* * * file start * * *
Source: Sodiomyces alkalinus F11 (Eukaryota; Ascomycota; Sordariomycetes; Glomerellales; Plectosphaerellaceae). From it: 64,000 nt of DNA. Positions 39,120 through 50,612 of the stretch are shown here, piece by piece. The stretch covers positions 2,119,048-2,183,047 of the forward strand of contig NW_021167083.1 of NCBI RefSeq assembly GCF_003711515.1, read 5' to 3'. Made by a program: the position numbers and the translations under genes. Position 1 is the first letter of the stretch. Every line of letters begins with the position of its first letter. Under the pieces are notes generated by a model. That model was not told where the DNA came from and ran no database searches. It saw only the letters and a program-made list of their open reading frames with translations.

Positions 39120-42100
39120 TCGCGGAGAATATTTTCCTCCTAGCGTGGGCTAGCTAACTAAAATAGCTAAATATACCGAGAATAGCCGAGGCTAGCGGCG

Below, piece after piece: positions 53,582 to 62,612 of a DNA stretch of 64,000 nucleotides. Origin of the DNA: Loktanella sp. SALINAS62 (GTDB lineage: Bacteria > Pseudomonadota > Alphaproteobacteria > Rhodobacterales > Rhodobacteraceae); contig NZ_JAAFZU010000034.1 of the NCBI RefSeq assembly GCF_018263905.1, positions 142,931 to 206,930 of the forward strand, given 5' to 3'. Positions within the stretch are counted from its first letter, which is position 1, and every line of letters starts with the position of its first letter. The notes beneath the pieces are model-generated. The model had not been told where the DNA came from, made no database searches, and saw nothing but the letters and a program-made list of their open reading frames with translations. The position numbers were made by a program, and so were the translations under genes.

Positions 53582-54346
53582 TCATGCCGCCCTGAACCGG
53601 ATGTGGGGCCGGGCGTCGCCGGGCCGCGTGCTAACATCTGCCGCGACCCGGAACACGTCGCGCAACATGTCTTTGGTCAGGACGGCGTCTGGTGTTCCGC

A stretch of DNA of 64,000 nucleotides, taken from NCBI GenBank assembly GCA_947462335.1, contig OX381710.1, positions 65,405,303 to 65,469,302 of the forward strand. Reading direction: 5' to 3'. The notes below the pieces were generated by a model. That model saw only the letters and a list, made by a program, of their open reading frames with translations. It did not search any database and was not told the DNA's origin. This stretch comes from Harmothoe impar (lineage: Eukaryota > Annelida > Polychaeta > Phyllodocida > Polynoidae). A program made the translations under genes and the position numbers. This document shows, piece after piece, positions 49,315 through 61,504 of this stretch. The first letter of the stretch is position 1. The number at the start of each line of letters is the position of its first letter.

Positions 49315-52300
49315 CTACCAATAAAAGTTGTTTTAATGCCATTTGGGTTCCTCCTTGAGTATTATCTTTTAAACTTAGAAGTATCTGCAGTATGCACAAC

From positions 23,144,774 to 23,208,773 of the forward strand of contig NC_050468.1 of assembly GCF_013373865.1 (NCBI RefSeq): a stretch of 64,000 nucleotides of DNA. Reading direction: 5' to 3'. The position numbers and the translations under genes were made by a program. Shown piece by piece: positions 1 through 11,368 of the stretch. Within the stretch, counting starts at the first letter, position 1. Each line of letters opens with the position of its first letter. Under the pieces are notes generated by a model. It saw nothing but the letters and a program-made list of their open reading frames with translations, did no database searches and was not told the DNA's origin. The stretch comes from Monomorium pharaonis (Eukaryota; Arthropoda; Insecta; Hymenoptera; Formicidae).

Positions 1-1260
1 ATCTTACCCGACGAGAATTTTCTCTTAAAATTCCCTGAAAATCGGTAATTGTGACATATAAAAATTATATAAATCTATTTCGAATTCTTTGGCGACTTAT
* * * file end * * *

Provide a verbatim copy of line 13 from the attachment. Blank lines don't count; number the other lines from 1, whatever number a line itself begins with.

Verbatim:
1 ATCTTACCCGACGAGAATTTTCTCTTAAAATTCCCTGAAAATCGGTAATTGTGACATATAAAAATTATATAAATCTATTTCGAATTCTTTGGCGACTTAT